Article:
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How to Troubleshoot a CVT

by Alexander Eliot

A continuously variable transmission, or CVT, utilizes a system of tapered gears or pulleys to allow for a constantly variable gear ratio. This allows the engine to always operate at peak efficiency and performance, in contrast to conventional transmissions which have a set number of gear ratios from which to choose. Automobile CVTs are equipped with extensive electronic monitoring systems to ensure the transmission internals are operating properly. Therefore, you can troubleshoot virtually any extensive problem with your CVT by accessing the engine control unit diagnostic system.

1

Observe the vehicle gauge layout. Most problems with the CVT internals will activate the vehicle "check engine" light, often indicated by an illuminated engine symbol. Alternatively, some CVTs are programmed to flash one of the gear indicator lights, such as the overdrive light, when transmission problems occur.

2

Plug an engine diagnostic code reader device into the diagnostic access port, generally located underneath the driver's side dashboard area. The engine control unit, or ECU, monitors transmission malfunctions and stores an error code when malfunctions occur. If you do not have an ECU diagnostic reader, many automotive service centers offer free ECU code-reading service.

3

Study the error codes given to you by the diagnostic reader to troubleshoot the CVT. Each component malfunction features a unique error code, as well as a brief description of the malfunction. For a more detailed explanation of the error code, contact your vehicle manufacturer's service department.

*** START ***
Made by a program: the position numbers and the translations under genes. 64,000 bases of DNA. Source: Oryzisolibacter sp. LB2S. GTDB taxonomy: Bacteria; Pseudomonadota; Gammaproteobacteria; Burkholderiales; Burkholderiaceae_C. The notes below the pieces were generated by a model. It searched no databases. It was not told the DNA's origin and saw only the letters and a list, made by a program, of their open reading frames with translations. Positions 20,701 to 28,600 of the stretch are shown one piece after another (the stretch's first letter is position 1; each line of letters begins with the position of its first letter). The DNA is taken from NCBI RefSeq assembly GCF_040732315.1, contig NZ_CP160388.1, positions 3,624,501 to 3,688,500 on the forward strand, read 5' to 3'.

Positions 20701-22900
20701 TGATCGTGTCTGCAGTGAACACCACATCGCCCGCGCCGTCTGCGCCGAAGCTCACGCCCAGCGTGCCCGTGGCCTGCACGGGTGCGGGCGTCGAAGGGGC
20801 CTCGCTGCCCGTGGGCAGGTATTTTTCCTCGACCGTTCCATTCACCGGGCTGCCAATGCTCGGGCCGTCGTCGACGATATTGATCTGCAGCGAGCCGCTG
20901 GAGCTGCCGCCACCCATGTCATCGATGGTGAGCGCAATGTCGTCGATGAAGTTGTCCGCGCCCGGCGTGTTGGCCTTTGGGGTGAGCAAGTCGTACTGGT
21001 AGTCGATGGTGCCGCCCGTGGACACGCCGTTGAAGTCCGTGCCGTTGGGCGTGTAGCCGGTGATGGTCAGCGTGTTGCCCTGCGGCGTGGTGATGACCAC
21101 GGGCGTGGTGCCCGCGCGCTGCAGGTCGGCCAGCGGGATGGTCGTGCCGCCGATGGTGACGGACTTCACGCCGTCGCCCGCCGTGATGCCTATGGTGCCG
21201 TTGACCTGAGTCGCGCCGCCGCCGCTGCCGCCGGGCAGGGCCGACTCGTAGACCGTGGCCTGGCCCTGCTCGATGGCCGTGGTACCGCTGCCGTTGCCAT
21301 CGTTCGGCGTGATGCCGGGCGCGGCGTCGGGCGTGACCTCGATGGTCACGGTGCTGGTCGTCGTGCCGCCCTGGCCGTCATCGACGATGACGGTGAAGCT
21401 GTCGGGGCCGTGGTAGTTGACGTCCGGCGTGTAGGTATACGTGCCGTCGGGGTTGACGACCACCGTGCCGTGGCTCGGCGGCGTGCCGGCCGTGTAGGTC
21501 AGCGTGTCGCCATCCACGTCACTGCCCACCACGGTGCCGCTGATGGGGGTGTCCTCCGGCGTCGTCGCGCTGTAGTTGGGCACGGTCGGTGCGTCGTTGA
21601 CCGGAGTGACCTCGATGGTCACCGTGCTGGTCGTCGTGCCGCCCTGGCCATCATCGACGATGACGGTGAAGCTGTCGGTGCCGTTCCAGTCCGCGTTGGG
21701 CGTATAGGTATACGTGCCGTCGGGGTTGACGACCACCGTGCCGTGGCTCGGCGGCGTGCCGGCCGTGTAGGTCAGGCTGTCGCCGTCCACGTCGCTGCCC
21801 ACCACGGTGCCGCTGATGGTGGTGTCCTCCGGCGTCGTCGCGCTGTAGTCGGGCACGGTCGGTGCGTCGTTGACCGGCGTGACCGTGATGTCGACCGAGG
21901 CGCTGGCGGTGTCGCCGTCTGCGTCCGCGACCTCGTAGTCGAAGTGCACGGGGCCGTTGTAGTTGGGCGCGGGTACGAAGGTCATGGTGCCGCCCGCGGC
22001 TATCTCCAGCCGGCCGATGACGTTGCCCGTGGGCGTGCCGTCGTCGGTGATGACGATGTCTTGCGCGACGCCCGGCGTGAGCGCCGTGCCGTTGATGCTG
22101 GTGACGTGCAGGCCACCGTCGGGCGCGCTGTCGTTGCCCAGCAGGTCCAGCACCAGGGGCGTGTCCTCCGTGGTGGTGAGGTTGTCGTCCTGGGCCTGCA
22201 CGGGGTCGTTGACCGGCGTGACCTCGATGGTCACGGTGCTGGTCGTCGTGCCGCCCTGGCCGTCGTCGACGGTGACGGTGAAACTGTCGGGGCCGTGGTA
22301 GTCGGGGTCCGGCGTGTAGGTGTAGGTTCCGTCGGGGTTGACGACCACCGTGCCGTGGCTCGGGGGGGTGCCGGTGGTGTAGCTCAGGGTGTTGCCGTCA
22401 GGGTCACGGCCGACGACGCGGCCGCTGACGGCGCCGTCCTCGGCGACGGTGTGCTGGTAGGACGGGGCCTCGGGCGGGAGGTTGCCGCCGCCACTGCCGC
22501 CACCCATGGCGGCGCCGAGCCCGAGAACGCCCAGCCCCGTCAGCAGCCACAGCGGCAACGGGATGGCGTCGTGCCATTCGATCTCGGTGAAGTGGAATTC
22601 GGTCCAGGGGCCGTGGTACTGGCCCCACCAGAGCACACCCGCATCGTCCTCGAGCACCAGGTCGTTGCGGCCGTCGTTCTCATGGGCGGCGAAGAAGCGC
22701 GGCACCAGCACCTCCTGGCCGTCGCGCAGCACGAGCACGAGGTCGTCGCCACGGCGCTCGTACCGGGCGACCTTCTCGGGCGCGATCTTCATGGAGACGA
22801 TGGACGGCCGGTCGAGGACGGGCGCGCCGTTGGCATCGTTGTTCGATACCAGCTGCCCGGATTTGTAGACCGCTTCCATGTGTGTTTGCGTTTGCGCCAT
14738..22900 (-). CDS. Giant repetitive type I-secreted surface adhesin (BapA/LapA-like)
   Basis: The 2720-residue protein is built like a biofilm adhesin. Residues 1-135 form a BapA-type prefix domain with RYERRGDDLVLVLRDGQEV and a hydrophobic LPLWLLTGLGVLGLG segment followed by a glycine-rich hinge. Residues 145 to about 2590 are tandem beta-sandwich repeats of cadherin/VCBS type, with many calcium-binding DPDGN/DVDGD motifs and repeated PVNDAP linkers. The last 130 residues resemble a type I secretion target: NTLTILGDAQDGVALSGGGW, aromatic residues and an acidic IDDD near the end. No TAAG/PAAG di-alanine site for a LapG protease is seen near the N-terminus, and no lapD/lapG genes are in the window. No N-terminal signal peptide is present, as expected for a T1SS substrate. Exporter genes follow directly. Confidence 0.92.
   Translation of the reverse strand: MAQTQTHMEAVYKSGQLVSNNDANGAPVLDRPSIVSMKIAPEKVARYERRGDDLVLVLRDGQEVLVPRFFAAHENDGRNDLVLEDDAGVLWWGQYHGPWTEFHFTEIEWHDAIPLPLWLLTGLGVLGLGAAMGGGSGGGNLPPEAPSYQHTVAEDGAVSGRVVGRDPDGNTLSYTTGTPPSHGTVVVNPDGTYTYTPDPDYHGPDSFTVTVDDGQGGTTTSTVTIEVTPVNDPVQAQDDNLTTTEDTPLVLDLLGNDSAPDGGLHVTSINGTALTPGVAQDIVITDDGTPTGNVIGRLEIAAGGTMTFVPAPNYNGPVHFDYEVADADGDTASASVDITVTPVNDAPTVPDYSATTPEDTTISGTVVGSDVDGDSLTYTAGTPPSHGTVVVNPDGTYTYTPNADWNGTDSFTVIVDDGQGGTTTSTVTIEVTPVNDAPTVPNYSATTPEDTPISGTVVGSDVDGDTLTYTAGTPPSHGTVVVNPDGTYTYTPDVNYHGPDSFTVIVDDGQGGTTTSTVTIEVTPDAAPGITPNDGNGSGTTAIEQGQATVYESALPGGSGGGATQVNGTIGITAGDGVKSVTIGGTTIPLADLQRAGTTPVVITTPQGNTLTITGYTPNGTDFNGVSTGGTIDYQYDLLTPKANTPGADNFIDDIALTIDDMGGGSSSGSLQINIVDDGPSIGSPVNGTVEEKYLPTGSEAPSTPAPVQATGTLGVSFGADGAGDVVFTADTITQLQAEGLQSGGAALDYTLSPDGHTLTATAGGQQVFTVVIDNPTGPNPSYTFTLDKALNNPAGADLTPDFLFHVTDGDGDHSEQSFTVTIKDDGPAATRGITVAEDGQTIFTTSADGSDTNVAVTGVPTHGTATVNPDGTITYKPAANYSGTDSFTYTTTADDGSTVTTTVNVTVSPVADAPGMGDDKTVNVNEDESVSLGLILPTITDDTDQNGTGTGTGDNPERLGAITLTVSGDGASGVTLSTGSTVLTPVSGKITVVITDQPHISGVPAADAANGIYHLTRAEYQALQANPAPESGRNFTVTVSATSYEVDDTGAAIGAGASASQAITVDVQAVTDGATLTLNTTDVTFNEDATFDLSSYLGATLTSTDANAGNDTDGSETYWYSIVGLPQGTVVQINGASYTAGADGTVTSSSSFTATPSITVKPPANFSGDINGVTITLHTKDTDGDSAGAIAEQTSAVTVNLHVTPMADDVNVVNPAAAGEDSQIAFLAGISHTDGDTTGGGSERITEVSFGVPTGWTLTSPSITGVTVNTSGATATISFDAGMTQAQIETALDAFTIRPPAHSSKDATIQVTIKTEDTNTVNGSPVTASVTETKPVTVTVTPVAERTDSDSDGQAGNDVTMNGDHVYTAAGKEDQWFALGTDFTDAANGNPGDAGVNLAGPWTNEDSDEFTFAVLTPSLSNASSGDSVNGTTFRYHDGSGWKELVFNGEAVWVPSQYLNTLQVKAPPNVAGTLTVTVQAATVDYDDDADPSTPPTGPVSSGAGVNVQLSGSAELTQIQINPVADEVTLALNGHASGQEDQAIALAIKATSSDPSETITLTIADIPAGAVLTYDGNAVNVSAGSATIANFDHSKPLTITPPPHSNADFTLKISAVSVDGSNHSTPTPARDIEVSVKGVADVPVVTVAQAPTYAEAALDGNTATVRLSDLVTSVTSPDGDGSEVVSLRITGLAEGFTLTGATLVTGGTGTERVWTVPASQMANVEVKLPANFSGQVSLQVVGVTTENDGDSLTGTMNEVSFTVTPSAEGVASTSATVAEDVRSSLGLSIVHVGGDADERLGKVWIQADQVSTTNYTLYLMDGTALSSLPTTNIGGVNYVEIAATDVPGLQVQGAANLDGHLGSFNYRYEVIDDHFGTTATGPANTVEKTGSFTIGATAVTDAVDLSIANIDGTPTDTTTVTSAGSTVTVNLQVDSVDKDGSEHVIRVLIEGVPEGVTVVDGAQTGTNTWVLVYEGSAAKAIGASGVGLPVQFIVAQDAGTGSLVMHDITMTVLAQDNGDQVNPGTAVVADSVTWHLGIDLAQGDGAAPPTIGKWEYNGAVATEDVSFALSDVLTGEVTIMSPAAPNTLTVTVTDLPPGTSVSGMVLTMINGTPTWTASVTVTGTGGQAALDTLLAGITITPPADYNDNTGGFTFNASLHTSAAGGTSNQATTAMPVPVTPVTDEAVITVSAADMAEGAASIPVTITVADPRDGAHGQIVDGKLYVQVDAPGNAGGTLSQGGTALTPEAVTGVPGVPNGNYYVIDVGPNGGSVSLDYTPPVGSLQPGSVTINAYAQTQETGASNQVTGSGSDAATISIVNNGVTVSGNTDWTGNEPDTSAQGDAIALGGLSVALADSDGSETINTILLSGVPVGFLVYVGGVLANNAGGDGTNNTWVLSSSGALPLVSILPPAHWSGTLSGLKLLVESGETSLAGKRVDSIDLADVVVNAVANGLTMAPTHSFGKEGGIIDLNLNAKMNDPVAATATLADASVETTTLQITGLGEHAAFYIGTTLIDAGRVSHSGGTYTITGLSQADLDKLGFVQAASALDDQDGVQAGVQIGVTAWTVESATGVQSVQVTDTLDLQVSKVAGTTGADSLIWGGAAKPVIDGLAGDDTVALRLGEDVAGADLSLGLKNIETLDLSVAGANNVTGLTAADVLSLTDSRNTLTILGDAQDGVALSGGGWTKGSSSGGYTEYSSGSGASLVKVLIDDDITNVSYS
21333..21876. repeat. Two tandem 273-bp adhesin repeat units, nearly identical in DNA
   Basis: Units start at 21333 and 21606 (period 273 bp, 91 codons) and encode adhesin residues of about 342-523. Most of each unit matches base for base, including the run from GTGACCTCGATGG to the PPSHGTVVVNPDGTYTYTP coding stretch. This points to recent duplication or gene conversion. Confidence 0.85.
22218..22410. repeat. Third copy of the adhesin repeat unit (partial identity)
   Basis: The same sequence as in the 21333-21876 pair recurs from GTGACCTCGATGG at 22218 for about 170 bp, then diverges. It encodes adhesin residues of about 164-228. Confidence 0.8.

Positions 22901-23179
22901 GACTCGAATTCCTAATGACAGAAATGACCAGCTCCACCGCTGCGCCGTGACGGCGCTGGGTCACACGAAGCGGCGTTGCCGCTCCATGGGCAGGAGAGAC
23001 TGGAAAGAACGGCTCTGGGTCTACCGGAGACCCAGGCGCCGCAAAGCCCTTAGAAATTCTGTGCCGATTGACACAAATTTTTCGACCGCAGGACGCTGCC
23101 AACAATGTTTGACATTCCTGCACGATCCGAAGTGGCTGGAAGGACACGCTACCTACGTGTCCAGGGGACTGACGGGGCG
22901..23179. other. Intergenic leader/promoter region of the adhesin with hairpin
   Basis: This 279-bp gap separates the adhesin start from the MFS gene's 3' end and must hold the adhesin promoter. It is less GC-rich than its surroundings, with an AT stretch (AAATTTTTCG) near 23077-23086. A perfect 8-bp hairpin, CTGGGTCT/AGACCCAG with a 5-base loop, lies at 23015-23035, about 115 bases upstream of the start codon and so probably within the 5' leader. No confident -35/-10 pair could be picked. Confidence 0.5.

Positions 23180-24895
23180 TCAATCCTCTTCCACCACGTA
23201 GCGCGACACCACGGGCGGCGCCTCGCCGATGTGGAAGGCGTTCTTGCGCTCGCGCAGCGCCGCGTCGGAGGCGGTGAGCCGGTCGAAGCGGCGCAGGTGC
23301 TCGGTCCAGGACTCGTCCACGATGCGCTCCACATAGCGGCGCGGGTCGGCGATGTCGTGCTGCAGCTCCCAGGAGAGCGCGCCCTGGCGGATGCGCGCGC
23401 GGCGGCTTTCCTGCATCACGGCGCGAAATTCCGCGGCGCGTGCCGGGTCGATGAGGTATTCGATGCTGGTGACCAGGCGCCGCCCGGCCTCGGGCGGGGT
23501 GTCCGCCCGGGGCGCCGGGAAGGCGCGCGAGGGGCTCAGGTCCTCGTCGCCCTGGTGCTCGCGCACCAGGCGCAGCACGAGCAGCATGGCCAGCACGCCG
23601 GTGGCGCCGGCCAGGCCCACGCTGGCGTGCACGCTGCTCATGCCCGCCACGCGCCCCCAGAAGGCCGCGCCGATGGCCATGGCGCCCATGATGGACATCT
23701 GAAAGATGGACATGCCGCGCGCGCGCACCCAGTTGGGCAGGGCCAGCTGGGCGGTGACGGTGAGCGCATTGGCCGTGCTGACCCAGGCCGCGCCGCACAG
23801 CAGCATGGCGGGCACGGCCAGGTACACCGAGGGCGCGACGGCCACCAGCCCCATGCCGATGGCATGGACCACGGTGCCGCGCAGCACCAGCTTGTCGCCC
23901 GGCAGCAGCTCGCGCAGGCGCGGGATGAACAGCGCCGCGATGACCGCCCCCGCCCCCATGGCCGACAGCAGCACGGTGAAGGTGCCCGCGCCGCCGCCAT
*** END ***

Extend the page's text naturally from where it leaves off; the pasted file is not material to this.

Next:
4

Check the CVT fluid level. Access the CVT fluid dipstick, generally located in the lower engine compartment. Remove the dipstick and wipe off all excess fluid. Then, reinsert the dipstick and remove it once again. This leaves an accurate mark on the dipstick which indicates the fluid level. Compare the fluid level with the recommended level given by your vehicle owner's manual.

5

Blot a generous amount of the CVT fluid onto a clean, flat paper towel. Allow the fluid time to settle, then observe the color and consistency of the blot stain. Healthy CVT fluid will produce a consistently dispersed, light-brown blot. In contrast, worn fluid will produce a dense, dark blot on the towel. This is due to contamination of the CVT fluid, such as through oxidation. Flush and replace unhealthy fluid with new transmission fluid as recommended by your vehicle manufacturer.

6

Start the vehicle and shift the transmission between the various drive selections. If the gearshift feels hesitant, this indicates a problem with the gearshift or shift linkage components. However, if grinding or vibrations occur from the transmission itself upon gear changes, this indicates a problem with the transmission internals.

7

Accelerate your vehicle and observe the tachometer, which indicates rpm values. If the transmission struggles to increase or maintain the given rpm value, this indicates a problem with the internal CVT pulley system. For example, a slipping CVT belt will make it more difficult for the transmission to deliver the engine power to the wheels. Alternatively, a slipping belt and other internal CVT problems that hinder power delivery make the engine feel hesitant under heavy acceleration.

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About the Author

Alexander Eliot has been a professional writer since 2006. He holds a B.A. in English literature from the University of Cincinnati. His academic background allows him to write articles in all fields of education, as well as science and philosophy. Eliot once worked for a performance auto center, an experience he draws from to write informative articles in automotive theory, maintenance and customization.

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